While watching "Barb Wire" I was reminded of a childhood lesson, when my mother explained to me the difference between laughing with someone and laughing at someone.
Pamela Anderson Lee, a walking, talking Barbie doll if ever there was one — albeit an enhanced Barbie doll — seems to know she's perceived as a joke, and postures herself to take advantage of that joke throughout her first big-screen starring role.
The script calls for gags to be consistently made at Lee's expense — as when a sleazy bail bondsman leeringly remarks, "You're looking rather buoyant this evening," or when a policeman observes that she has "most impressive assets!"
But there's something sad about Lee purposely sculpting her breasts to resemble basketballs, then parading around topless or nearly topless for most of the film, while her character is supposed to comically strike a blow for feminism when she kills bad guys who call her "Babe."
Perhaps she would prefer, "Bimbo."
"Barb Wire," based on a cult comic book, is set in 2017 — "the worst year of my life," the title character laments. She is a bounty hunter and owner of a rough-and-tumble bar called the Hammerhead Club, which is located in Steel Harbor, the last free zone in America after a devastating Second Civil War. (Though "free" hardly seems to be the word for this crime-infested combination of "Mad Max" and "Escape from New York.")
And just to immediately alert the audience that it has not entered the auditorium playing "Oliver & Company," "Barb Wire" begins with Lee dancing topless under the credits while being sprayed with water, a moment that would better serve her Playboy video.
As the credits wind down, a heckler calls her "Babe," and Lee throws her spiked heel at him, impaling his forehead. As she walks offstage, she mutters, "If one more person calls me `Babe' . . . ." And a running gag is born.
After that, Lee becomes James Bond, employing all kinds of high-tech gadgetry to capture bad guys for money, while her brother, blinded in the war, is drinking himself to death in her bar, and a fellow who resembles Daddy Warbucks is running the joint.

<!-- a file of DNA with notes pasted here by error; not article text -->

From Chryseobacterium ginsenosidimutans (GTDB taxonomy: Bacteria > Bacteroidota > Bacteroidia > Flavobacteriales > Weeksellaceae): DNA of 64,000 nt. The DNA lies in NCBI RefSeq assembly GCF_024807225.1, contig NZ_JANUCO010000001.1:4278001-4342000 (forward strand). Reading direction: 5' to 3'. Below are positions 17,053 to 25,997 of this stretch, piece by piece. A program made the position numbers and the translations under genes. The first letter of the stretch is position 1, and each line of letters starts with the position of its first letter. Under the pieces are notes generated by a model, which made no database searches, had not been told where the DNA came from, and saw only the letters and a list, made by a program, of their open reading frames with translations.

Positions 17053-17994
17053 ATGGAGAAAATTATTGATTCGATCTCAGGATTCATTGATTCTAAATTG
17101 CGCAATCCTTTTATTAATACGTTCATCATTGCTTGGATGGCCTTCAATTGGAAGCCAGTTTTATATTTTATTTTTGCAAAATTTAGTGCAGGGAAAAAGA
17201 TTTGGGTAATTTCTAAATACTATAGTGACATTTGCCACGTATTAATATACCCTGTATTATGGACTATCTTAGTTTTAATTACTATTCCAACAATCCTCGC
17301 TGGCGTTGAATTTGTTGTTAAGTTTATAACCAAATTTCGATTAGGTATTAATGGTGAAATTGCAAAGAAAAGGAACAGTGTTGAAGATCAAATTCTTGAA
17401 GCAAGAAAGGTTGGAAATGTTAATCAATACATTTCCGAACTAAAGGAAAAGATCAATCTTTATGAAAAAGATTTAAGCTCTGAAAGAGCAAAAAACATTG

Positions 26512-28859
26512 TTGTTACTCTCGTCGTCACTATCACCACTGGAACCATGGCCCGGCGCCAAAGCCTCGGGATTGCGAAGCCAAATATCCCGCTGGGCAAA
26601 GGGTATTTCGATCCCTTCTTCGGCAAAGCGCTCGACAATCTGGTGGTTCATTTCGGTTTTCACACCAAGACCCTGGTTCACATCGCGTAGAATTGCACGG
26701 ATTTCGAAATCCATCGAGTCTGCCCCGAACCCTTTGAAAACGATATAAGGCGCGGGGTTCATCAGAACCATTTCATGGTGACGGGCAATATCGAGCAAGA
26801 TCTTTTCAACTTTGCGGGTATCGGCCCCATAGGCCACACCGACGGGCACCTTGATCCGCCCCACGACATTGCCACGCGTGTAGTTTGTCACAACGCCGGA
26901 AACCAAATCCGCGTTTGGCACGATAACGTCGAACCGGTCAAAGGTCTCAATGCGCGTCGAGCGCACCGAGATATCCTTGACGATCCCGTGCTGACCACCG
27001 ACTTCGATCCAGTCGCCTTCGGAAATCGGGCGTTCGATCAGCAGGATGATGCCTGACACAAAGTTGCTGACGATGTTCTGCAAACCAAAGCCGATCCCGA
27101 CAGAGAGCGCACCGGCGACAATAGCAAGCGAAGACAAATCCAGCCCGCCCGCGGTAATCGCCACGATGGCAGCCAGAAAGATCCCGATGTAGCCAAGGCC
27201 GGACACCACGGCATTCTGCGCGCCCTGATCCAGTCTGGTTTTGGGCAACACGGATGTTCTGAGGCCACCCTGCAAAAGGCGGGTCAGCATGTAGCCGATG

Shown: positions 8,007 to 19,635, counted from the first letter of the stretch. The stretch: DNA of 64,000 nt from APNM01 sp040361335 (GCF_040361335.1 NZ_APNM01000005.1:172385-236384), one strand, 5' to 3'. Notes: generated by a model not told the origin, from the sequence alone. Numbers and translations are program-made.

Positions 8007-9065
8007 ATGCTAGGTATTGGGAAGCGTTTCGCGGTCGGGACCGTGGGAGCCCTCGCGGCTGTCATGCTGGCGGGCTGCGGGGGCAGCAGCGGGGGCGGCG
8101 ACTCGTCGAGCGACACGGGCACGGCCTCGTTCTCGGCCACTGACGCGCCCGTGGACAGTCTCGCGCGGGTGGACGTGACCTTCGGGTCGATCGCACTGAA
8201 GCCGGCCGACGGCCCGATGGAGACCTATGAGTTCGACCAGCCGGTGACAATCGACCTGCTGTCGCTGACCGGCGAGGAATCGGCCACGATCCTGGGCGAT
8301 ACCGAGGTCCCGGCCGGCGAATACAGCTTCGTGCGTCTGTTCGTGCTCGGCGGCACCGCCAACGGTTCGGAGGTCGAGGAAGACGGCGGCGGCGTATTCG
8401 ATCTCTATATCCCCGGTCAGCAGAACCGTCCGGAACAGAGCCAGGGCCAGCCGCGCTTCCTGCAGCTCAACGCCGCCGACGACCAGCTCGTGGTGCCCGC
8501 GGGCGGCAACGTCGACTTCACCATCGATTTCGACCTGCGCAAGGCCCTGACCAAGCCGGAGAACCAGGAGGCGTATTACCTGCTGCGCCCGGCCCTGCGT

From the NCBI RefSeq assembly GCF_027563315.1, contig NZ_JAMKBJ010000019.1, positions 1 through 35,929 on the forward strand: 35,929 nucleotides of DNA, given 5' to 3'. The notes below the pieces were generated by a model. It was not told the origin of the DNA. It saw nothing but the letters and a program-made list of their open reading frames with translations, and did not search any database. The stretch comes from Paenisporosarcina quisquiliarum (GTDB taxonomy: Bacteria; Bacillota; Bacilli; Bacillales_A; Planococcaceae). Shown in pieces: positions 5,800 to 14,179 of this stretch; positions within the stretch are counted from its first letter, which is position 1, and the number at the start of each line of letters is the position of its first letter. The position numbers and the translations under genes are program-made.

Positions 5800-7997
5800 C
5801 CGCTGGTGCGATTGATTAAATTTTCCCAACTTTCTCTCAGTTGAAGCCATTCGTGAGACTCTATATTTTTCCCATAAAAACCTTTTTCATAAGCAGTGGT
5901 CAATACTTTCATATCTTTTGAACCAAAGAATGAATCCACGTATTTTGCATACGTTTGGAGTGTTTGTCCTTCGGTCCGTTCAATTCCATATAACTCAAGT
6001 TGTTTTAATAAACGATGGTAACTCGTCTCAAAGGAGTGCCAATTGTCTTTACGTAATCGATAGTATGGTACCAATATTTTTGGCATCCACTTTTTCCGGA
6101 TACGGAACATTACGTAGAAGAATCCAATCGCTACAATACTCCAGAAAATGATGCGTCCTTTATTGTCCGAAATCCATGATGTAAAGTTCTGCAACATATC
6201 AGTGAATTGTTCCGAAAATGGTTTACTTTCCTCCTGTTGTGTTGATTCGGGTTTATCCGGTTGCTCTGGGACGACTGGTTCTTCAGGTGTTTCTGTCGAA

The central plot has Lee reluctantly recruited to help idealistic rebel forces combat the evil federal government, represented by Steve Railsback (a low-rent Tommy Lee Jones), whose troops dress like members of the Gestapo.
But the film is really about violence and sexuality, displayed with music-video flash and pizazz, stealing liberally from various other futuristic thrillers and utilizing a storyline derived from . . . are you ready? . . . "Casablanca."
Lee plays the Bogie character, believe it or not, though her interpretation would seem to owe more to Russ Meyer's biker chicks in "Faster, Pussycat! Kill! Kill!" in a performance that consists primarily of strutting about in her tight, revealing leather outfits, pouting or sneering and reading her dialogue in a breathy, inarticulate snarl, while dropping one-liners that are supposed to make her enemies wilt and the audience laugh.
And, in places, audience-members will laugh.
But will they be laughing with her, or at her.
"Barb Wire" is rated R for considerable violence and mayhem, a couple of excruciating torture scenes, and quite a bit of profanity and vulgarity.